Jennifer Kabat on the Anti-Rent War, one of the earliest moments of rural populism in the US, and something few know about outside the Catskill Mountains.
An extract from Vintage 1954 by Antoine Laurain, translated from the French by Emily Boyce and Jane Aitken.
A Night in the Engadine
John Kaag, author of Hiking with Nietzsche, camps out in the mountains of the Engadine where Nietzsche wrote Thus Spoke Zarathustra.
At the Edge of Night
An excerpt from Friedo Lampe’s At the Edge of Night, translated from the German by Simon Beattie.
The Politics of Feeling
‘Everything already is fraying at the edges if not completely gone.’
‘Strangely, it was Joseph Conrad who introduced me to Edward Said and not the other way around.’
Picking Up Nathan from the Airport
‘When shit like this happens, people don’t walk out on fifteen-year marriages.’
‘This burning girl that I am with skin stretched white hot across unfair flesh. Harmflesh.’
Two Keiths and the Wrong Piano
‘My response to the music had reminded me that concealed inside myself was a more excitable and open self raring to get out.’
Objects in Mirror
‘He runs through the events of the day in his mind. Fairly frightening, really: the sudden request for his file, the question about the government. And the silence.’
Confessions of a White Vampire
‘Many of the people I was living with considered me a white vampire, who killed to extract human fat.’ Jeremy Narby on the Amazonian myth of the white vampire.
Ryszard Kapuściński, once the only foreign correspondent for the Polish Press Agency, on the concept of borders.
If You Start Breathing
‘Sharing her pain with other people meant that her pain belonged to her less, Joanne belonged to her less.’
Portion of Jam
‘My father no longer goes to the hospital to work, because you don’t find nurses in wheelchairs working in hospitals.’
Best Book of 2013: Tom Drury’s Pacific
‘There is a remarkable flow to the novel, like that aimless but essential drunken chatter after your third pint.’ John Patrick McHugh on why Tom Drury’s Pacific is the best book of 2013.
The Trouble With Rape
April Ayers Lawson on rape, trauma, and the difficulty of speaking out about sexual abuse.
En Route to The Promised Land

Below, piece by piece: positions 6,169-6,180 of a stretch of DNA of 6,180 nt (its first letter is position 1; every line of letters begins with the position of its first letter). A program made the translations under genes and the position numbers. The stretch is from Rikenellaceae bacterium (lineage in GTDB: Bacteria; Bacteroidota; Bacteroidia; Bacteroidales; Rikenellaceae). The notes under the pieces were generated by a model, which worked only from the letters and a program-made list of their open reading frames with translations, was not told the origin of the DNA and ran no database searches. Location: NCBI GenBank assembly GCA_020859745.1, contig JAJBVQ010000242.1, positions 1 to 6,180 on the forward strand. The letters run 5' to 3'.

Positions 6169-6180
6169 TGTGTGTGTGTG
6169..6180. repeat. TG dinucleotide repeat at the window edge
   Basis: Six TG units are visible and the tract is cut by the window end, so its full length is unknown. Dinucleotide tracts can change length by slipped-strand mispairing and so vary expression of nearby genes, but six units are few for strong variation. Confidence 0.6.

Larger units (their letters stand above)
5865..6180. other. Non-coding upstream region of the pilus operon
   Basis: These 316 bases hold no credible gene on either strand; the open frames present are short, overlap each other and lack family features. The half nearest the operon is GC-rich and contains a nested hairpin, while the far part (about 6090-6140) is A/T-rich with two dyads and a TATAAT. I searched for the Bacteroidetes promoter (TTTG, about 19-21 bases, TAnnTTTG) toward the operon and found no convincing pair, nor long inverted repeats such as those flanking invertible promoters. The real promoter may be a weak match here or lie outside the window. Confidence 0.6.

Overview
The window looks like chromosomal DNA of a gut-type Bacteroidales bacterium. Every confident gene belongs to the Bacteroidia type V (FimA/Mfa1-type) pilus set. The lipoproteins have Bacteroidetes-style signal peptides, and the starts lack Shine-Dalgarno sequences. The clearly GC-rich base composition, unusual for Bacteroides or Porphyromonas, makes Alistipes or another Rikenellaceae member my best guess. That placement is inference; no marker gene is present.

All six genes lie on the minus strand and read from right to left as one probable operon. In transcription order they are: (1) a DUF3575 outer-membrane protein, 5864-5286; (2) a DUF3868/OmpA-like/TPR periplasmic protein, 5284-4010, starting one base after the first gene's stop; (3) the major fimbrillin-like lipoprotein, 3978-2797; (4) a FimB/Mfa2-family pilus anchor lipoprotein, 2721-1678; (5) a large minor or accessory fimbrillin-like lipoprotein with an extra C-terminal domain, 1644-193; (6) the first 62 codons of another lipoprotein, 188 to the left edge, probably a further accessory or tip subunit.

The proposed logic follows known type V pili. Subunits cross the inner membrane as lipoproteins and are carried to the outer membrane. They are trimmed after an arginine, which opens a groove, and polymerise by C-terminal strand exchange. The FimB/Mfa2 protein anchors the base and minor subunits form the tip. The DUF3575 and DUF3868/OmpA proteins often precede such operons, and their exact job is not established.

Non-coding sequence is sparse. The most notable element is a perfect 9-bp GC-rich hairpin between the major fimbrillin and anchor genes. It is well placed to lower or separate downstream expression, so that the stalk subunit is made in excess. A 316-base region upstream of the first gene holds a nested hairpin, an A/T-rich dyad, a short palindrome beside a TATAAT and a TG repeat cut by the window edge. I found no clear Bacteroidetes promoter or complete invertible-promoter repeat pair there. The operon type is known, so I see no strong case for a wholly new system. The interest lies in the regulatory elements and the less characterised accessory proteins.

Ken Light revisits the photos he took of immigrants crossing the border between Mexico and the US in the 1980s.
Fyodor Denisovich Konstantinov
‘A piece of boxwood, gripped in a vise, / waits on the workbench for his knife.’ Poetry by Lev Ozerov, translated from the Russian by Boris Dralyuk, and introduced by Robert Chandler.
All Hail the Holy Bone
‘It is part angel, part lepidopteran, part Rorschach inkblot.’
No Machine Could Do It
‘In the future we have to be as interesting to the AI as our pets are to us.’
Jack Losh reports from rebel-held Bria in the Central African Republic, where fighting has forced thousands into a displacement camp.
Bohemian Rhapsody in Five Acts
Tiffany Murray on living with Freddie Mercury as a child.
The Woman Dies
‘The woman dies. She dies to provide a plot twist. She dies to develop the narrative. She dies for cathartic effect. She dies because no one could think of what else to do with her.’ Aoko Matsuda, translated from the Japanese by Polly Barton.
‘Tryptamine skies and the forehand backhand falter / in earth’s revolutions’
Can infidelity make up for infidelity? New fiction from John Patrick McHugh.
‘He comes all the way here after he died and the two of you are making small talk?’ New fiction by Hiromi Kawakami, translated from the Japanese by Allison Markin Powell
Masculinity Is Leaving The Male Body
‘If we’re gonna imagine this beautiful queer paradise what form does a man take?’ – Seabright D. Mortimer on constructing masculine identity in genderqueer spaces.
The Restaurant of Many Orders
‘Two young gentlemen dressed just like British military men, with gleaming guns on their shoulders and two dogs like great white bears at their heels, were walking in the mountains where the leaves rustled dry underfoot.’
‘I again told him I wasn’t ready to have sex, and his only response was to lean in and kiss me. The hallway in which we walked seemed to be shrinking, closing in on us.’ – April Ayers Lawson on intimacy after sexual abuse.
How Much Heart
A triptych of flash fiction by Mieko Kawakami, translated from the Japanese by David Boyd.
On Paris Hilton and Other Undead Things
‘What sex tapes offer, on a hauntological level, is an impossible closeness to that which is neither dead nor alive.’